Because Fan Fiction Writers Believe in the Characters. The Canon Writers Just Believe in the Show. Freedom's Just Another Word for Nothing Left to Lose, by synecdochic. Rodney McKay/John Sheppard.
Some stories I read waaaaaay up high on the catwalk over the chasm of disbelief. The slightest break in my laser-like focus on my mantra ("ignore it ignore it ignore it" or "it's just a story" or "I should really just relax"), and suddenly I'm falling into that chasm, shrieking as I fall, "Science doesn't WORK THAT WAY." For example. And after that, I have no choice but to shake hands with Mr. Back Button, your friend and mine.
This is not one of those stories. This is the opposite: a story so perfectly right, so perfectly accurate, that I was nodding all the way through. Because science really does work this way. I mean - not, you know, the wormhole and Ancient tech and all that, no, sorry - that's what we gently and kindly describe as science fantasy. But the academic stuff in this is dead on.
I loved this when I first read it. But I've been putting off recommending it for two years. I was afraid to re-read it, and I really don't know why, because this isn't in the category of Brilliant Things I Can Never Re-Read Because They Will Make Me Cry Myself to Death. (Examples of this category: samdonne's Your Cowboy Days Are Over. Or rheanna27's Theory of Everything. Totally worth reading. Totally. And, sorry, I can't get you links, because even that would potentially destroy me. Typing the titles was risky enough. ETA: The links are available in the comments, though, thanks to elaran, who is stronger than I am.) This didn't leave me sobbing helplessly, trying to keep from getting so much saltwater in my keyboard that it would stop working. It didn't leave me crying at all, because it really isn't a sad story. (It could have been. Written with a slightly different focus, it could have been a soul killer.)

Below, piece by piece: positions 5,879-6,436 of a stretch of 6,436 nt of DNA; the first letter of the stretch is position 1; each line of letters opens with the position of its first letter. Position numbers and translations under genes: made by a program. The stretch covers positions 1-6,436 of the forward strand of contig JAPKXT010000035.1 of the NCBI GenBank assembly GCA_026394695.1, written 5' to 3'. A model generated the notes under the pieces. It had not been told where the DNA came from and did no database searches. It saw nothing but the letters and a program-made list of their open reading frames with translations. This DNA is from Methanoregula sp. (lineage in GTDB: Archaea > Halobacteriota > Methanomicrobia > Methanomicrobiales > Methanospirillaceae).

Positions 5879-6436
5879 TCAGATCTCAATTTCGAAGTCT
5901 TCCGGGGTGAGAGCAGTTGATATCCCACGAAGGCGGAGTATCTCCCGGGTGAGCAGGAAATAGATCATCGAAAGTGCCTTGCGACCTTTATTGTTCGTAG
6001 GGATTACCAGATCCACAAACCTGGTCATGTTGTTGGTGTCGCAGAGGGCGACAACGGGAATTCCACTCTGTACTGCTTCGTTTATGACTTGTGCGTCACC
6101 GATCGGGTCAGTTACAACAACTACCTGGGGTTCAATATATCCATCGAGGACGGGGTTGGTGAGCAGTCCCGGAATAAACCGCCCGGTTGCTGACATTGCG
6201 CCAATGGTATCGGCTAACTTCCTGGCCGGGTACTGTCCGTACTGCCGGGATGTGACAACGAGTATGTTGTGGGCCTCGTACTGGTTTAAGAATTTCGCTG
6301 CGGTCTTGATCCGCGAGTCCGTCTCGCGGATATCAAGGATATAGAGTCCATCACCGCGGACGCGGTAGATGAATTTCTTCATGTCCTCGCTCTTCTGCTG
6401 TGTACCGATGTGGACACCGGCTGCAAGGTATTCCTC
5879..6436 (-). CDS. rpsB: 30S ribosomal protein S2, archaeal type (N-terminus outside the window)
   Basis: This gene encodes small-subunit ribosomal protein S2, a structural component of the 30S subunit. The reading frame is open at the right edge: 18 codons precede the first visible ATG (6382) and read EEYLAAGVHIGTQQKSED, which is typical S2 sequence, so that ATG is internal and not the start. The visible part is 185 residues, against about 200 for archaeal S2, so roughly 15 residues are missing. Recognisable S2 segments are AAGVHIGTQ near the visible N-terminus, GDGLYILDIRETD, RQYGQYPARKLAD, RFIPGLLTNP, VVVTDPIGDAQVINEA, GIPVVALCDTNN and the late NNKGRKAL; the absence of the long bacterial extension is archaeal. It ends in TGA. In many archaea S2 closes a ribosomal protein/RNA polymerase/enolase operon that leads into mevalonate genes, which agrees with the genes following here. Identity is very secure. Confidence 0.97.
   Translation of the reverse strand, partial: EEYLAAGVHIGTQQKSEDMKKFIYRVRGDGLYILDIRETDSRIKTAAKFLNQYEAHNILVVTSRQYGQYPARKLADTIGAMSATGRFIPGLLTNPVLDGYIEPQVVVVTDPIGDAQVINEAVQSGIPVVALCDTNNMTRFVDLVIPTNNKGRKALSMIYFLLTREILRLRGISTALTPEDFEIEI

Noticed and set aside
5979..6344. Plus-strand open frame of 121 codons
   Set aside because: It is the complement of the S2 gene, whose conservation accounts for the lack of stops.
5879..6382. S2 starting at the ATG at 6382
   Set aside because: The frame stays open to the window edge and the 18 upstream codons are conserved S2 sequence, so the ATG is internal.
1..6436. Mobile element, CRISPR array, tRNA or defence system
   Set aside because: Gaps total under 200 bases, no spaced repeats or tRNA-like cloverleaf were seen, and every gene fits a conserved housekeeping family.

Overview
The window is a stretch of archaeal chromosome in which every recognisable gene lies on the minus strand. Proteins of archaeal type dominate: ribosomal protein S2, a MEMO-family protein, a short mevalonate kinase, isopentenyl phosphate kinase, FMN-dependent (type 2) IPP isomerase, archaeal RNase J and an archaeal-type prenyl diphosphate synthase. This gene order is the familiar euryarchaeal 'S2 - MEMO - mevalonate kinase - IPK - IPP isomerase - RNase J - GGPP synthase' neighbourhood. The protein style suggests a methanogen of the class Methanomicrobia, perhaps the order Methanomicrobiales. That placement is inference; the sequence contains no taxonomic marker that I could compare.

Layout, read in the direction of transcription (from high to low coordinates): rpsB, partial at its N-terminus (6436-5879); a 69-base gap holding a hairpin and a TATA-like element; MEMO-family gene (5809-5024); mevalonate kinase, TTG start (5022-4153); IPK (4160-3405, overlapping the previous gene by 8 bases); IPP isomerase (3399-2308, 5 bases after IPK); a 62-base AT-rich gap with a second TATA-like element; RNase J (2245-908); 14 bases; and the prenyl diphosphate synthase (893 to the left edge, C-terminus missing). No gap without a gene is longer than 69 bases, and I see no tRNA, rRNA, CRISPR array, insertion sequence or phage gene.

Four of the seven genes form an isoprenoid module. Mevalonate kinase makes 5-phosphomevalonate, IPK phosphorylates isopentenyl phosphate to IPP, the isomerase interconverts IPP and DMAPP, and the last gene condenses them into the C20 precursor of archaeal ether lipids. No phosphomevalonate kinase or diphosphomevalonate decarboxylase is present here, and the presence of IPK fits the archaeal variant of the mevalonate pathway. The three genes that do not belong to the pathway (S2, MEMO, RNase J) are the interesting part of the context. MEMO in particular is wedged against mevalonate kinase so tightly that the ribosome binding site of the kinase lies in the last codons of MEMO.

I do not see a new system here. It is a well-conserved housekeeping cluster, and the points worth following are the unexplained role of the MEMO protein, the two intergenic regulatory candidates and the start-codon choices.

No, I avoided re-reading this because it really is just that much like life. When I finished it the first time, I believed it - believed it more than the canon. Because the canon feels like a story. And this feels so real that after I finished it the first time, I had to keep reminding myself that it wasn't canon. Everything looked a little fake for a while after I was done.
I did re-read it for this rec, of course. I had forgotten how quickly this story grabbed me the first time through, and it did it again - I read the first sentence, telling myself that after two paragraphs, I could go read one in my current Story That Heals All Wounds. (It is always best to have such a story waiting for you in a safety tab. Just in case.) I looked up some undefined amount of time later, smiling helplessly, just slightly teary, blinking away a different world. This is an incredible story, people.